Fed Squeezes Economy Harder With 4th Steep Rate Hike

Borrowing costs on all kinds of loans will increase yet again

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WASHINGTON, DC - SEPTEMBER 21: U.S. Federal Reserve Board Chairman Jerome Powell speaks during a news conference following a meeting of the Federal Open Market Committee (FOMC) at the headquarters of the Federal Reserve on September 21, 2022 in Washington, DC. Powell announced that the Federal Reserve is raising interest rates by three-quarters of a percentage point.

Drew Angerer / Staff / Getty Images

If you thought interest rates on loans, credit cards, or mortgages were already high, hang on tight.

As widely anticipated, the Federal Reserve once again raised its benchmark interest rate 0.75 percentage points (75 basis points) on Wednesday, bringing it to a range of 3.75%-4% and said further increases were likely in the future. It is the fourth super-sized interest rate hike since June, and it brought this benchmark rate—known as the fed funds rate—to its highest since 2008. 

The rate hike came out of the Fed’s seventh meeting this year, and was its latest move in its battle against inflation. The hike will raise borrowing costs throughout the economy, leading to higher interest rates on credit cards, auto loans, business loans, and potentially mortgages, as well. On the bright side for consumers, we could see increases to interest rates on bank accounts and products, like high-yield savings accounts and certificates of deposits (CDs). 

High interest rates are intended to discourage borrowing and spending, reducing demand for goods and services and allowing supply and demand to rebalance in hopes that the rampant consumer price increases we’ve seen this year will decelerate. 

“Inflation remains elevated, reflecting supply and demand imbalances related to the pandemic, higher food and energy prices, and broader price pressures,” the Federal Open Market Committee said in a statement. “Russia's war against Ukraine is causing tremendous human and economic hardship. The war and related events are creating additional upward pressure on inflation and are weighing on global economic activity.”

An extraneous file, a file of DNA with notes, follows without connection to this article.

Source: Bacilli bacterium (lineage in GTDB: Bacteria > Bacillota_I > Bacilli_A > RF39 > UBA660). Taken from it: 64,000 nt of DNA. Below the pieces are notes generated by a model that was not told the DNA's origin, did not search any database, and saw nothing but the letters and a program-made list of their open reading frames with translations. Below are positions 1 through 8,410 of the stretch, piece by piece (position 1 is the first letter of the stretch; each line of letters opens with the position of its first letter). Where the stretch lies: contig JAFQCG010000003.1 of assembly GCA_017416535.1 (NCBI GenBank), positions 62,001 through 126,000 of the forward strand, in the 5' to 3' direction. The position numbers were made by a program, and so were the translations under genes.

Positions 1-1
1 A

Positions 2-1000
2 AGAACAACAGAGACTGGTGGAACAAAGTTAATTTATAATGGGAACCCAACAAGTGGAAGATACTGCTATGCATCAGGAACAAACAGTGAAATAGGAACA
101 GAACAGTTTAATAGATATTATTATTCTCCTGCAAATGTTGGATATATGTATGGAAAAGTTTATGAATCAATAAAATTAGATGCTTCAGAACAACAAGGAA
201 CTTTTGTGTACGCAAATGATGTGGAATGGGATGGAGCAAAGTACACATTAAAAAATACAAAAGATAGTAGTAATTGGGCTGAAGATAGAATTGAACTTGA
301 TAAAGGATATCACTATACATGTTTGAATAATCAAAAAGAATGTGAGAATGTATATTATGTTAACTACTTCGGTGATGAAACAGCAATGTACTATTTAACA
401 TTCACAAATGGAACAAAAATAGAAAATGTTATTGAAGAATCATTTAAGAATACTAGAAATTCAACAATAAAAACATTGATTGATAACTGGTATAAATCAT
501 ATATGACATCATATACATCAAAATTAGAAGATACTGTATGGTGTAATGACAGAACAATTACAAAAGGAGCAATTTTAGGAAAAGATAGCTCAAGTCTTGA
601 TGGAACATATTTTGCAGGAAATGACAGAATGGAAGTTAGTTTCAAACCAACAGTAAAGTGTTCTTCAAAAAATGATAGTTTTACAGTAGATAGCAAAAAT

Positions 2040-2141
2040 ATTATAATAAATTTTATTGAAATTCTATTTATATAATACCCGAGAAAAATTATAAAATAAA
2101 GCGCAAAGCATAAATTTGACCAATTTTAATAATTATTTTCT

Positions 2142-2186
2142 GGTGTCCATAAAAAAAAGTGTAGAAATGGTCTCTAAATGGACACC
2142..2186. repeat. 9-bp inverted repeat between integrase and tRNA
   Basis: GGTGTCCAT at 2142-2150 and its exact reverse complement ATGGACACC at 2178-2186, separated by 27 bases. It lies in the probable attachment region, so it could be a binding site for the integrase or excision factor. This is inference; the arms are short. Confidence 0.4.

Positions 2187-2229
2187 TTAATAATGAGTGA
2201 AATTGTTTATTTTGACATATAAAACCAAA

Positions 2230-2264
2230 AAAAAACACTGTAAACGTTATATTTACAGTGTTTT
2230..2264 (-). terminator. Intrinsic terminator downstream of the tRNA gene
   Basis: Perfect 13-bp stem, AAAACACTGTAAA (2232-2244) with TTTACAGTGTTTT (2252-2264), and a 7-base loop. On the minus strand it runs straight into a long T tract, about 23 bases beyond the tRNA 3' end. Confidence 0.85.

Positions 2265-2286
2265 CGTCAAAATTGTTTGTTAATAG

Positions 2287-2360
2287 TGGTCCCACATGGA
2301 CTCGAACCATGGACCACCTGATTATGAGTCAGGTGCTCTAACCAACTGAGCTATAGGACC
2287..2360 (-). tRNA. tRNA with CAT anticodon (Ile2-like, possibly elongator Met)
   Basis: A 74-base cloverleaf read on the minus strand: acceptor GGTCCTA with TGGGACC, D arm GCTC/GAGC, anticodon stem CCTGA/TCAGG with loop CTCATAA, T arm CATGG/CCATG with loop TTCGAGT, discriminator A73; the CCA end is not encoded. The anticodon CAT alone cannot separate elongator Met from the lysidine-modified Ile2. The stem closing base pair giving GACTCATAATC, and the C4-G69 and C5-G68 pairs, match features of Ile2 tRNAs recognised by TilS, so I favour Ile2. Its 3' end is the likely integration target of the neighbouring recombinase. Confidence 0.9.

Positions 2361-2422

The federal funds rate heavily influences interest rates throughout the economy, including those on credit cards and loans, but it’s not the rate you get on those loans. Banks typically charge a set amount above their so-called prime rate. The prime rate moves in tandem with the fed funds rate, but it’s typically about 3 percentage points higher.

The economy has so far proved resistant to the Fed’s tough anti-inflation medicine. Economists widely predict the economy will fall into a recession as a result of the Fed’s campaign of rate hikes with business slowing and millions losing their jobs. However, consumers have yet to significantly cut back on shopping, and employers have continued to hire and hang on to employees

While this means business is still booming and jobs are still relatively easy to come by, inflation has stayed stubbornly high, meaning the Fed will likely have to continue raising rates higher, causing more damage to the economy in the process.

The rate hikes have already had a seismic impact on the housing market, which has slowed down sharply because of mortgage interest rates climbing to their highest since 2001. The rate hikes have also bludgeoned stock and bond markets, causing headaches for investors and retirement savers.

Have a question, comment, or story to share? You can reach Diccon at dhyatt@thebalance.com.

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The Balance uses only high-quality sources, including peer-reviewed studies, to support the facts within our articles. Read our editorial process to learn more about how we fact-check and keep our content accurate, reliable, and trustworthy.
  1. Federal Reserve. "Federal Reserve issues FOMC statement."

  2.  Board of Governors of the Federal Reserve System. “Policy Tools: Open Market Operations.”

  3. The Wall Street Journal. “Bonds and Markets.”

  4. Freddie Mac. “Mortgage Rates.”

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